The handsome fellows at top are Yellow-bellied Marmots from the Rockies. They should not be confused with the Golden Marmots of Pakistan, that Herodotus described as "ants bigger than foxes but smaller than dogs that mine for gold". People laughed at the old man for 2,500 years until someone checked it out and found that the ancient Persian word for marmot was translated as "mountain ant", and for centuries the locals sifted for nuggets in the tailings of marmot burrows.
Casual visitors know of my fondness for animals, but close friends and family know of my special interest in the Rodentia. Any holiday named after a rodent is bound to be taken seriously hereabouts, and this entry was late because the weekend was taken up up with solemn Imbolc solemnities solemnly practiced with great solemnity: fasting the night before, greeting the woodchuck with the dawn on February 2nd, making corn dollies in honor of St. Brigit the midwife, putting out bread and butter, and contemplating the pregnant belly of the Great Goddess through the night.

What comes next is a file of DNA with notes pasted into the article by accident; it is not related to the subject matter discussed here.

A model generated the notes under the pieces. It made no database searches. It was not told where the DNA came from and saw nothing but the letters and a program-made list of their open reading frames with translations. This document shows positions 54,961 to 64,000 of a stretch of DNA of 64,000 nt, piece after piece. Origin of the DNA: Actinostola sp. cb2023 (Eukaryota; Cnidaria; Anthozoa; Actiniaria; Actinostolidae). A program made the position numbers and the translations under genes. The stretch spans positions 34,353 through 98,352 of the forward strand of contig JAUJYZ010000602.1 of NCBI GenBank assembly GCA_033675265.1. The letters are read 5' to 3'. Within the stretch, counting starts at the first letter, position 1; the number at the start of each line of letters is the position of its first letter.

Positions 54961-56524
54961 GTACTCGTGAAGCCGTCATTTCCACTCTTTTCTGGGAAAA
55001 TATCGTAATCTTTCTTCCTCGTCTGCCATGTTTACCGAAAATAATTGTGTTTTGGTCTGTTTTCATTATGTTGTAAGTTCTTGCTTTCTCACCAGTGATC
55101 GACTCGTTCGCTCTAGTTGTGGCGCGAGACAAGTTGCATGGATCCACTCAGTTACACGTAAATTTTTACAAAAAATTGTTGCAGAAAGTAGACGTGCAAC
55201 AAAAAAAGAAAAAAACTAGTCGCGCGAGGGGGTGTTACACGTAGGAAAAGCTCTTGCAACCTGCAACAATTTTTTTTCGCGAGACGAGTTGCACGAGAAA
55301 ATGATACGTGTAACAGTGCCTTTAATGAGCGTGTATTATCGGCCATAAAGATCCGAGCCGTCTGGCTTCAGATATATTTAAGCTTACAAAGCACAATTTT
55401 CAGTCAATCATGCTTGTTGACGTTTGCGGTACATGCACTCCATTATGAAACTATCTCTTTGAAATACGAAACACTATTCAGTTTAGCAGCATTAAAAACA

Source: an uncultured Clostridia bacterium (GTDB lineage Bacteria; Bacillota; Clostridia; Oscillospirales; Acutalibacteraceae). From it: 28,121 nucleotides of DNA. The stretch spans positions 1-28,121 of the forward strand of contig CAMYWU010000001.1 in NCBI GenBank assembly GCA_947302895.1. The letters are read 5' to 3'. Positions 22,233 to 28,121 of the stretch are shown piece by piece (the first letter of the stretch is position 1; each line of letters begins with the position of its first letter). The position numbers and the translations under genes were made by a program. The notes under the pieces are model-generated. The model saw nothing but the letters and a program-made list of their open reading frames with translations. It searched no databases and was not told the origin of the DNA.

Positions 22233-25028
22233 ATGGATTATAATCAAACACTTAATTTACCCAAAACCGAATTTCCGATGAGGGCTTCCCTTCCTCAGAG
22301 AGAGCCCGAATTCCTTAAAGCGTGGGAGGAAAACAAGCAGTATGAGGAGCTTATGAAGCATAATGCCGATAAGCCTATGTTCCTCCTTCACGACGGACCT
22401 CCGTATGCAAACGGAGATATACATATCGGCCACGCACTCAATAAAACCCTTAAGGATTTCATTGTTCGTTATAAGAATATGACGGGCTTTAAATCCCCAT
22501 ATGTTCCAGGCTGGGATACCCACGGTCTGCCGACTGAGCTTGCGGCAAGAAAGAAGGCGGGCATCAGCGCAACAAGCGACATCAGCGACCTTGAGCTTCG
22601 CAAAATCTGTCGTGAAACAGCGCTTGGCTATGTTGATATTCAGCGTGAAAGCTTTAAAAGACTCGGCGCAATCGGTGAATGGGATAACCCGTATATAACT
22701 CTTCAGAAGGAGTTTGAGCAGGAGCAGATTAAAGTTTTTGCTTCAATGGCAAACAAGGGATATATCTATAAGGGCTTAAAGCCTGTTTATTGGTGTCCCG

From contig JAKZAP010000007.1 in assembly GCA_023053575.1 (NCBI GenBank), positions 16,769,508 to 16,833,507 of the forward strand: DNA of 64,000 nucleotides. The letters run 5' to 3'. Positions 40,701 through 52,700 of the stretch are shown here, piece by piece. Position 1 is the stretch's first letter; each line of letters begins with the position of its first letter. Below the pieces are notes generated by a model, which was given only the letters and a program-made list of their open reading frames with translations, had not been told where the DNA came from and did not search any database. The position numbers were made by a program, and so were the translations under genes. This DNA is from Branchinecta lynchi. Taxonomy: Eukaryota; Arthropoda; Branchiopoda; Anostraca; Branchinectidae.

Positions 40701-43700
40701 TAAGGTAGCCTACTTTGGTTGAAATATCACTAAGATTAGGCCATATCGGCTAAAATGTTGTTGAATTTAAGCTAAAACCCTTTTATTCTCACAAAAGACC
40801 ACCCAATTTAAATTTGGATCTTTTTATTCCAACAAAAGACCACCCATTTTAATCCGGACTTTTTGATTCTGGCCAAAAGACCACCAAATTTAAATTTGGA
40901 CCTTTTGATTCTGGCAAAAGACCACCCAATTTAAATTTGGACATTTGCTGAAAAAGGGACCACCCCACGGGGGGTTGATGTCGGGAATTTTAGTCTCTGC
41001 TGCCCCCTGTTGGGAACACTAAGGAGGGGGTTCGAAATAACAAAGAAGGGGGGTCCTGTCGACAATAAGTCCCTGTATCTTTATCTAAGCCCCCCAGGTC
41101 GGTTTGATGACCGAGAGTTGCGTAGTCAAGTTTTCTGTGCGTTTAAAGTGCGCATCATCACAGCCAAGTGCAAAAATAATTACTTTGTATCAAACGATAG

The central pictures show our more familiar woodchuck (Algonquin word) in an unfamiliar pose. I can testify that chucks are sometimes climbers; in fields between South Haven and Kalamazoo I saw one twenty feet up in a tree, looking like he was on salary, and most bizarrely saw a chuck shimmied up top of a wooden fence post, surveying his domain. It's not common, but if you watch any animal long enough and they'll exhibit individual behaviors that show Descartes a mechanistic fool.
These pretty fellows at the bottom are the rarest, the Vancouver Island Marmot. Clear cut logging had a paradoxical effect on them; they expanded into the open areas but then predation thinned out the breeding population that had been concentrated in the mountains. On a smaller scale, they have the same problem the Blue Whale faces-- they're still out there, but it's harder and harder to find one another.